Spurned by Facebook, users flirt with Twitter



On October 4, social media witnessed its own pandemic. Yes. As Facebook, WhatsApp and Instagram went into "lockdown" for at least five hours owing to downtime at the Facebook servers, clouds of gloom hovered over the web.
And it was Facebook’s fierce competitor, Twitter, that became the sole ray of hope; the antidote for netizens during the five long hours that seemed like eons. Almost every second person joined the microblogging site to talk about the server crashes and what came out of it is a rib-tickling meme fest.
As the saying goes, desperate times called for desperate measures; people resorted to Twitter and other social media platforms like Snapchat and Telegram and they gained a huge surge in subscribers.
In minutes, it became a story. And while everyone was blaming their service providers for connection issues, Twitter officially tweeted "Hello literally everyone", hinting at the ongoing outage. And bam! The post became a stage for all "memers" around the world to roast Facebook.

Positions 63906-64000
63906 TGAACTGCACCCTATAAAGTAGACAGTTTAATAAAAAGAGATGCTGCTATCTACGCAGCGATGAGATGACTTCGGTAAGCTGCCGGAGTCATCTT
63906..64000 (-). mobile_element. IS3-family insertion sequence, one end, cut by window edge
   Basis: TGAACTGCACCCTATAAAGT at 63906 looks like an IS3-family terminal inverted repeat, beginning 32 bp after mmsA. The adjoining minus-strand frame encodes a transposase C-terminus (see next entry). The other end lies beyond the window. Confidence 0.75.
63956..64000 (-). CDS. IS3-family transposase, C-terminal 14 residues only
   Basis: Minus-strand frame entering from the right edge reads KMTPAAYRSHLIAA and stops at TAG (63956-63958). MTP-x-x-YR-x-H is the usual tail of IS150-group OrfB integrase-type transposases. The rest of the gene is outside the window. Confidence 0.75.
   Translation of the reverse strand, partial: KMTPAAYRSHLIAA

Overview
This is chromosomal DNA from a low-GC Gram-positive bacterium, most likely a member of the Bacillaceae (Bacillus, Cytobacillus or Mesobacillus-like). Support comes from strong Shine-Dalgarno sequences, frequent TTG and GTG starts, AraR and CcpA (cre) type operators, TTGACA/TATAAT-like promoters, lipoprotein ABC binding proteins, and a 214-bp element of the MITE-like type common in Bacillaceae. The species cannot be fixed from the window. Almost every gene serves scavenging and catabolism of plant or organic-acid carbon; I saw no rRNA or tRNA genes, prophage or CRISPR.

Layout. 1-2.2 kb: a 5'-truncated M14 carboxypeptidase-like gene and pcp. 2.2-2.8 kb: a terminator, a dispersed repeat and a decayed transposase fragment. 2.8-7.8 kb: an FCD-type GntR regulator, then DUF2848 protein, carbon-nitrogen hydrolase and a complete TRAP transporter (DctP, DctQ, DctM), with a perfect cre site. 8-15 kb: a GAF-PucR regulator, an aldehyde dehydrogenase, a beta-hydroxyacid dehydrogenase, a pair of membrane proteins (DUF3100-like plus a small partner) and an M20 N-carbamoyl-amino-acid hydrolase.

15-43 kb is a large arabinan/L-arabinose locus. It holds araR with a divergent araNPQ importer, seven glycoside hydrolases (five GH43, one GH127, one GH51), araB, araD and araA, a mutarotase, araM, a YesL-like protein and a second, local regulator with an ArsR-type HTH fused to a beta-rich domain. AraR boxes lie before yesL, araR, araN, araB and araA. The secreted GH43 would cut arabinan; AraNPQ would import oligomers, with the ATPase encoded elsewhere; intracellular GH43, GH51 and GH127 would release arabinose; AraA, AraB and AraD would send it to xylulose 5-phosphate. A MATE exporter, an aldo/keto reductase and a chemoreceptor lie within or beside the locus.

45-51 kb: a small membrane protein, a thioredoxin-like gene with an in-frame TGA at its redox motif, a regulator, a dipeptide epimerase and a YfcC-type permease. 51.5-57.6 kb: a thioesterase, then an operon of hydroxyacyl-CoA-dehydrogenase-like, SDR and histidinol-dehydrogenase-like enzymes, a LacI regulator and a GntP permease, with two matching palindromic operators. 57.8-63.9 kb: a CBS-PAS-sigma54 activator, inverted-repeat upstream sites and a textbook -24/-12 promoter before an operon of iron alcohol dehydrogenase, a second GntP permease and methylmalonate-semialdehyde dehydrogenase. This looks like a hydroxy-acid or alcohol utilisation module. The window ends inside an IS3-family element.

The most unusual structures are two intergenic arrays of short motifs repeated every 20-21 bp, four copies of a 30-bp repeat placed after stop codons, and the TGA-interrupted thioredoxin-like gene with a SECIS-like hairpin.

Soon after, McDonald's joined in the party, tweeting, "Hi, what can I get you". Twitter replied "59.6 million nuggets for my friends".

This thread started by Twitter ensued with funny conversations among Twitter, WhatsApp, Netflix, Instagram, McDonald's, Burger King, Reddit, Truecaller, and Xbox – all from their official Twitter handles (probably, the first-ever, who knows).

Netflix also started a conversation with Twitter, commenting on their newly formed friendship after the Facebook blackout. True to Netflix's current no. 1 hit series "Squid Game", the OTT platform decided to tweet a meme created from the scene of the first game Red Light, Green Light (well, you have to see to know what we mean!).

Among all these memes, a poor, disheartened Whatsapp replied to a user doubting his Internet connection, "It’s not you, it’s us".